Shortly after this, I met the Chazon Ish at a bris and presented my quandary to him. He ruled that we should definitely build and move the shul, putting a mikvah where the shul had been.
“We find in Eruvin 32 that in Rebbi’s opinion, it is better for a chover, a talmid chochom, to commit a small sin so as to avoid an ignoramus committing a grave violation. From Tosafos in Maseches Shabbos 4, it appears that the halacha follows Rebbi in this matter. Better for you to violate a halacha in the Shulchan Aruch than for people to violate issurei kares if there is no local mikvah.”
Rav Weinberger made an important point. “Perhaps it is worthwhile to only use the place where the shul had been, not where the aron hakodesh had been. The Ohr Hameir writes that while the shul has the halacha of the Azarah, the place of the aron hakodesh is likened to the Heichal.”
The Chazon Ish concurred. “The Ohr Hameir ruled well. Make the mikvah only in the area that the shul was in. You should place a mechitzah where the aron hakodesh was” (Pe’er Hador, Part II, p. 158).
Eruvin 33: Extending the City Limits
In addition to the regular eruv which permits carrying, there is an eruv which allows one to extend his techum. Usually, one is allowed two thousand amos outside the city he is in, in every direction. But if one makes an eruv, he can move the two thousand amos from one side to another, meaning that he can go four thousand amos in one direction and none in any other direction. He puts the bread two thousand amos away, thereby extending his eruv.
A certain man wished very much to extend his techum for the first days of Yom Tov on Sukkos. As he was building his sukkah, he wondered if it was even permissible to do so. After all, as we find on Eruvin 33, an eruv is only valid if it can be eaten where it is. For example, if he leaves the bread high enough on a tree and it is forbidden al pi halacha to remove it, the eruv is invalid. Since one must eat only in a sukkah on Sukkos, perhaps one cannot make an eruv techumim with bread to extend his techum. After all, why is this any different than putting the bread where it is inaccessible and cannot be eaten where it is located?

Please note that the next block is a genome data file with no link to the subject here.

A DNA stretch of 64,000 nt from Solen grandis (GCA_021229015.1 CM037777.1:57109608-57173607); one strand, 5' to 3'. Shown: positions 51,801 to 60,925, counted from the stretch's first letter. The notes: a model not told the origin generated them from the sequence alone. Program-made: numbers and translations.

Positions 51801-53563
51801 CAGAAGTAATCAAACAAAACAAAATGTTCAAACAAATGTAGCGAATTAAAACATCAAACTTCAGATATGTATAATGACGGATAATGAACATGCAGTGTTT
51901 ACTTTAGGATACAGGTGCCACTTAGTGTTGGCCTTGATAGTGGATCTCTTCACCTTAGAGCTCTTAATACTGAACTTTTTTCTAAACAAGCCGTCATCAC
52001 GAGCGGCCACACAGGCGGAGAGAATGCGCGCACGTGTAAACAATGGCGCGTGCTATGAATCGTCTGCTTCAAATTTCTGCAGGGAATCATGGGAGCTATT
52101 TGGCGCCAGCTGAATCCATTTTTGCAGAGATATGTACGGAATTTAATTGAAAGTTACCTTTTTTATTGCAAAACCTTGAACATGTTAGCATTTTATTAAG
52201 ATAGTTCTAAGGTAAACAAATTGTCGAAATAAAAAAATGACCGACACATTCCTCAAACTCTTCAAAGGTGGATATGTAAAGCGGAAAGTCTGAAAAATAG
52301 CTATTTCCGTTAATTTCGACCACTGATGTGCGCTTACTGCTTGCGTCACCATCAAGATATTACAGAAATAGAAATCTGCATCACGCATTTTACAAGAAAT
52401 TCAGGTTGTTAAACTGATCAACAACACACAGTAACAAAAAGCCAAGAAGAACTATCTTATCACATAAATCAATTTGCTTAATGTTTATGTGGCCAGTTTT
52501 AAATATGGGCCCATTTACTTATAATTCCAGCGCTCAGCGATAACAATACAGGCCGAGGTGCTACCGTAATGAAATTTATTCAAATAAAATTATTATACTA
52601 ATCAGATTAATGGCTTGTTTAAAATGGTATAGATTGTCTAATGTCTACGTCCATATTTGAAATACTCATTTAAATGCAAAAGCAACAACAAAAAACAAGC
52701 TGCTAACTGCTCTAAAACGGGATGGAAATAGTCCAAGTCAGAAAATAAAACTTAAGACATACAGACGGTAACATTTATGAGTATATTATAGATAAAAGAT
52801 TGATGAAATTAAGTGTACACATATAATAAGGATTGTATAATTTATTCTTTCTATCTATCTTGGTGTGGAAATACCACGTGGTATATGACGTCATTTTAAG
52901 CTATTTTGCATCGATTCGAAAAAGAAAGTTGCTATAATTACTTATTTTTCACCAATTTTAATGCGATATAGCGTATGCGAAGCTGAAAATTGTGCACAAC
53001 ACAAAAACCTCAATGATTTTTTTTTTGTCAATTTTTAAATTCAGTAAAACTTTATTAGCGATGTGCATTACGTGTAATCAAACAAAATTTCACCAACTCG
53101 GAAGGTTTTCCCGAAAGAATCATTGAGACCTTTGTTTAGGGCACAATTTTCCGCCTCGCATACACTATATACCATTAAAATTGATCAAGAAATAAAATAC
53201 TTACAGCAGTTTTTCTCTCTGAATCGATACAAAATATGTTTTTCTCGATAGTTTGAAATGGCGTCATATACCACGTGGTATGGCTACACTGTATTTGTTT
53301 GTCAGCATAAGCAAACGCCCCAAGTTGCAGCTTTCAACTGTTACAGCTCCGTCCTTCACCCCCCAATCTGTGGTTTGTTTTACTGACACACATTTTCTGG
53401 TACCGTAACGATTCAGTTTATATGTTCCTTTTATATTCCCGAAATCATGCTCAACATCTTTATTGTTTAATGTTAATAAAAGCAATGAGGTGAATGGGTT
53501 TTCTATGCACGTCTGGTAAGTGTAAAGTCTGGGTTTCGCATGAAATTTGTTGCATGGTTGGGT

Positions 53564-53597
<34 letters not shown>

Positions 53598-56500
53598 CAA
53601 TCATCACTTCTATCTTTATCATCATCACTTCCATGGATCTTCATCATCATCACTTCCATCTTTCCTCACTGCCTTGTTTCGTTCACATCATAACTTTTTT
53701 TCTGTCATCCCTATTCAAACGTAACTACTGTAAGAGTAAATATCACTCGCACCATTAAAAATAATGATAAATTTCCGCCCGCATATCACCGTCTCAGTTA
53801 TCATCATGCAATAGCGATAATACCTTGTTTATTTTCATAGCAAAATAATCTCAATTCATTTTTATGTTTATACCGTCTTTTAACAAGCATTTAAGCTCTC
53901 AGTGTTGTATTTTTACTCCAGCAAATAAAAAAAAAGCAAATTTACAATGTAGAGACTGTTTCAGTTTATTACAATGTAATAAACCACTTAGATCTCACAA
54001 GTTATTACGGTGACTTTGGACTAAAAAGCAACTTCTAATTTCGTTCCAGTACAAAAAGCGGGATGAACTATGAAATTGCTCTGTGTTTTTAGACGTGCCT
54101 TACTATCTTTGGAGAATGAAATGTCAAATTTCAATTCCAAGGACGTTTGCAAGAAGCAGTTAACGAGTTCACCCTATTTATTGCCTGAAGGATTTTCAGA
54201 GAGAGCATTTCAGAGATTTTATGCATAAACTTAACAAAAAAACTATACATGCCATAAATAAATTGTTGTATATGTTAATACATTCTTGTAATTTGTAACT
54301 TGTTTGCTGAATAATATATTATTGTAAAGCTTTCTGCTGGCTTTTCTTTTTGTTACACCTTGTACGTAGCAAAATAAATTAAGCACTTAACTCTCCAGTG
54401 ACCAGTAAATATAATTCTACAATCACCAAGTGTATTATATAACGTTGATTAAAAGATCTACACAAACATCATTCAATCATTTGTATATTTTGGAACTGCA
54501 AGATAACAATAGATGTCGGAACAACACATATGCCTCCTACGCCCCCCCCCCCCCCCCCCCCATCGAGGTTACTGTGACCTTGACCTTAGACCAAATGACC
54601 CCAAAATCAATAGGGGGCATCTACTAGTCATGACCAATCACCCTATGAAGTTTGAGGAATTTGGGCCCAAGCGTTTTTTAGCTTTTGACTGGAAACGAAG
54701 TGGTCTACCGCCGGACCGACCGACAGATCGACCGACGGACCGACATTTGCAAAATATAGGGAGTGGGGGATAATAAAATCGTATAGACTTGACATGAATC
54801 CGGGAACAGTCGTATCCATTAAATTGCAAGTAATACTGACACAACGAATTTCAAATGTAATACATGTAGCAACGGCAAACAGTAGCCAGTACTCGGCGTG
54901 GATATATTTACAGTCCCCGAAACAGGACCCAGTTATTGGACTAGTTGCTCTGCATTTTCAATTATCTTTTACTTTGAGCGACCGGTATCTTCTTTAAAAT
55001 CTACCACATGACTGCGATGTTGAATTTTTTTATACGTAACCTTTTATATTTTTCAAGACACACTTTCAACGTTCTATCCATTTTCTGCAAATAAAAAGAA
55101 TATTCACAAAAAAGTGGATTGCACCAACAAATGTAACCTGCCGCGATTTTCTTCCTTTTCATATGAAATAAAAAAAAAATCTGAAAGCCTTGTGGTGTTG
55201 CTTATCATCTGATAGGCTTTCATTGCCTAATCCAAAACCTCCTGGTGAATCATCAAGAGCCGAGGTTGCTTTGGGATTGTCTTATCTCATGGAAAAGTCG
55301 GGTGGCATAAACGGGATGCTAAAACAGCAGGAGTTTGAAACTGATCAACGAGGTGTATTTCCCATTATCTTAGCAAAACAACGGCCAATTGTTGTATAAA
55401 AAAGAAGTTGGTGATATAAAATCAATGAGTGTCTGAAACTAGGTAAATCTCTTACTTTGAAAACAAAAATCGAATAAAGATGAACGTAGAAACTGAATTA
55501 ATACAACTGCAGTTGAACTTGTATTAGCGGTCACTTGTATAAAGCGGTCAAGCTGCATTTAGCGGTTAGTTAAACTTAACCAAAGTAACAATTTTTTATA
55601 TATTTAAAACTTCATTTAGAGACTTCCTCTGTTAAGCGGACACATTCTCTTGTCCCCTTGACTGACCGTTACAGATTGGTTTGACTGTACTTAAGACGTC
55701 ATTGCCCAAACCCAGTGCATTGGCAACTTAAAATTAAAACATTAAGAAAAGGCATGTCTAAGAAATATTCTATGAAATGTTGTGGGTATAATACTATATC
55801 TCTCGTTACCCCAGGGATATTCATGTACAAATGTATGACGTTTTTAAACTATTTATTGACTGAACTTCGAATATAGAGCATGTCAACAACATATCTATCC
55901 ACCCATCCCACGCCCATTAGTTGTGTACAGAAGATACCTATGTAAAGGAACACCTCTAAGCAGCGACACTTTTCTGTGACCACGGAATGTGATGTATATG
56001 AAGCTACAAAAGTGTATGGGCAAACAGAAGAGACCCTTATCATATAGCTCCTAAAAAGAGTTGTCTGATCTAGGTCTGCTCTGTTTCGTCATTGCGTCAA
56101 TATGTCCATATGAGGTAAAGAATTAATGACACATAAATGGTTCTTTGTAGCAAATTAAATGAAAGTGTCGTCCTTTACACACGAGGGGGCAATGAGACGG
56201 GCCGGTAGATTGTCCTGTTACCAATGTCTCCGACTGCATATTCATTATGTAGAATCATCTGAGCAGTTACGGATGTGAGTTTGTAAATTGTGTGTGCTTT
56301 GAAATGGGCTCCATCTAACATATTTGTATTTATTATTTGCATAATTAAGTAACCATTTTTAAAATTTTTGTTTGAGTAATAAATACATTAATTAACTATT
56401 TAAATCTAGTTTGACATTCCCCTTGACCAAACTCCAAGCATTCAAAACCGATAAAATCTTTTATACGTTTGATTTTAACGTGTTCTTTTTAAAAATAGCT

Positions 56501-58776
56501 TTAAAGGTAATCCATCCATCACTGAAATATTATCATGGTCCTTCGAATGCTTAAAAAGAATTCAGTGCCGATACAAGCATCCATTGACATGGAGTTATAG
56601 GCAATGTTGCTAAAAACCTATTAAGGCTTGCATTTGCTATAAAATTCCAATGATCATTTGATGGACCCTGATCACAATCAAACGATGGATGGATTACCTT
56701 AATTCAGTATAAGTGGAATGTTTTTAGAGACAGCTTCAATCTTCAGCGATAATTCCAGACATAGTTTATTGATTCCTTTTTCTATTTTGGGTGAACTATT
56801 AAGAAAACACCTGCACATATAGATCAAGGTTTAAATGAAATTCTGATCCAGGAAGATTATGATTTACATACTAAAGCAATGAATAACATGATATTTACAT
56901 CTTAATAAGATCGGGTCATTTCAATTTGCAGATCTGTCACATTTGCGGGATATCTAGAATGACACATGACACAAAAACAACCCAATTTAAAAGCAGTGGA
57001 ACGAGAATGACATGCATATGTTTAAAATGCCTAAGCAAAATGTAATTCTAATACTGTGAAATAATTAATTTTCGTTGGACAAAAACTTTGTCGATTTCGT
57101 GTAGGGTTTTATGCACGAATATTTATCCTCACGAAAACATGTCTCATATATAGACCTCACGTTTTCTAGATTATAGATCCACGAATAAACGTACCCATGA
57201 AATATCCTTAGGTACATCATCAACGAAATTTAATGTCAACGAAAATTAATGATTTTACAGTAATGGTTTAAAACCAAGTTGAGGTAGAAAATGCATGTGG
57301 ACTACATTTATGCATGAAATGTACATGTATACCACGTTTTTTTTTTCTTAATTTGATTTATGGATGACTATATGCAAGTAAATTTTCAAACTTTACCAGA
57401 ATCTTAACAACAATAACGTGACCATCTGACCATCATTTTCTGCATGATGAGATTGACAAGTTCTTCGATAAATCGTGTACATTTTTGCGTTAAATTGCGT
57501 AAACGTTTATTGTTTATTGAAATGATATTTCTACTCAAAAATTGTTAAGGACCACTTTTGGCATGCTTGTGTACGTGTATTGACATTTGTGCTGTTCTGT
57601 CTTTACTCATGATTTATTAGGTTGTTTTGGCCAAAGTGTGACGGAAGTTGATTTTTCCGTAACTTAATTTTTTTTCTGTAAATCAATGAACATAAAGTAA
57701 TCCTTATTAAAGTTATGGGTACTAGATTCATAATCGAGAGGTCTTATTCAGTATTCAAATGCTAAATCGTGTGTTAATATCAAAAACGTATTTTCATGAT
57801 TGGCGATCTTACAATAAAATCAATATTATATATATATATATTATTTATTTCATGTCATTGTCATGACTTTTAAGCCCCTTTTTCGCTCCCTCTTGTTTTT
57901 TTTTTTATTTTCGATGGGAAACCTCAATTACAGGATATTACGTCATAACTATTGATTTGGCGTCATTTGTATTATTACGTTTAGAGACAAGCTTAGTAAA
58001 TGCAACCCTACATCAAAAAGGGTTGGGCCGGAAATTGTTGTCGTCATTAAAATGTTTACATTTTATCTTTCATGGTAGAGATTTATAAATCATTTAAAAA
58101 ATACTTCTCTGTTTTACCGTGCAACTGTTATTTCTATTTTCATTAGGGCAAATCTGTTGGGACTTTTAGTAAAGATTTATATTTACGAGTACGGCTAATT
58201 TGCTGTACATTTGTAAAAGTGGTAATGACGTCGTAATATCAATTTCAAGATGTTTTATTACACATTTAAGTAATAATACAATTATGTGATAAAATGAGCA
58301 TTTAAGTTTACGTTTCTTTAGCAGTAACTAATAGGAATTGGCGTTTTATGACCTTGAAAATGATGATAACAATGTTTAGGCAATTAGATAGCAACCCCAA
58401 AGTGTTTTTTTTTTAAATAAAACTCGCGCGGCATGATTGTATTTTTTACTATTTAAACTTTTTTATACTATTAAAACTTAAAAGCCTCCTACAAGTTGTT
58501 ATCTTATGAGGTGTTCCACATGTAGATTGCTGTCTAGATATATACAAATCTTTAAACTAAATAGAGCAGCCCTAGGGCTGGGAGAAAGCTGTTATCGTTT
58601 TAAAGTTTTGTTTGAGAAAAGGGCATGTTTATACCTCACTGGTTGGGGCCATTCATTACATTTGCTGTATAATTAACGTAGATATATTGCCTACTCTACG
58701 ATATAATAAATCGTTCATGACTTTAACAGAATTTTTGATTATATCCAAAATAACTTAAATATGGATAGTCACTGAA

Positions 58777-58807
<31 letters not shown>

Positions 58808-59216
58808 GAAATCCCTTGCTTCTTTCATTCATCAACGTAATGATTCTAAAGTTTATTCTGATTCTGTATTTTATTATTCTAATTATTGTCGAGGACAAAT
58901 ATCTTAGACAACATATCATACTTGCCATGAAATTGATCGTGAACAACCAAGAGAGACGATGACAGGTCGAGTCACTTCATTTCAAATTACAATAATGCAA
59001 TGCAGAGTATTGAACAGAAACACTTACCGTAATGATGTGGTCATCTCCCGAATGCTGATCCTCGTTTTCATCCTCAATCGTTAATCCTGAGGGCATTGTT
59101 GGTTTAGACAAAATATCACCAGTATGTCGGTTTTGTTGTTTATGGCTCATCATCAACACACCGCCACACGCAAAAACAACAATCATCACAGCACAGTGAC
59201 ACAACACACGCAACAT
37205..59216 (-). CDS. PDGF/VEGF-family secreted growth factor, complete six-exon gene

When the man asked the Binyan Tzion if he was correct, he was glad to hear that he had erred. “You can definitely make an eruv techumin with bread on Sukkos. Although you are obligated to eat in a sukkah, that doesn’t mean that the eruv is inedible to you. After all, the halacha is that those who travel are not obligated in the mitzvah of sukkah. When a person walks two thousand amos, he is clearly in this category and can eat the eruv if he wants to” (Shu”t Binyan Tzion Hachadashos, siman 53).
Eruvin 34: Untouchable
A certain person found his friend’s property on Shabbos. The object was muktzah and he wondered if he was permitted to carry it on Shabbos in order to return it. After all, as we find on this daf, there are times when Chazal did not forbid violating certain rabbinic prohibitions. Perhaps the same held true here.
When this question was presented to the Chasam Sofer, he ruled that it was indeed forbidden. “This is exactly the same issue as the question of whether one is permitted to carry chometz on Yom Tov in order to burn it. Although the Maharam holds that it is forbidden only because when one carries the chometz, he is not fulfilling a mitzvah, we do not hold this way. The halacha is that this is forbidden only because carrying chometz on the Yom Tov of Pesach violates the rabbinic prohibition to carry muktzah. One therefore covers the chometz until after Yom Tov and then disposes of it.
“Clearly, one may not carry muktzah even though doing so would fulfill the positive commandment to return a lost object” (Shu”t Chasam Sofer, Orach Chaim,siman 82).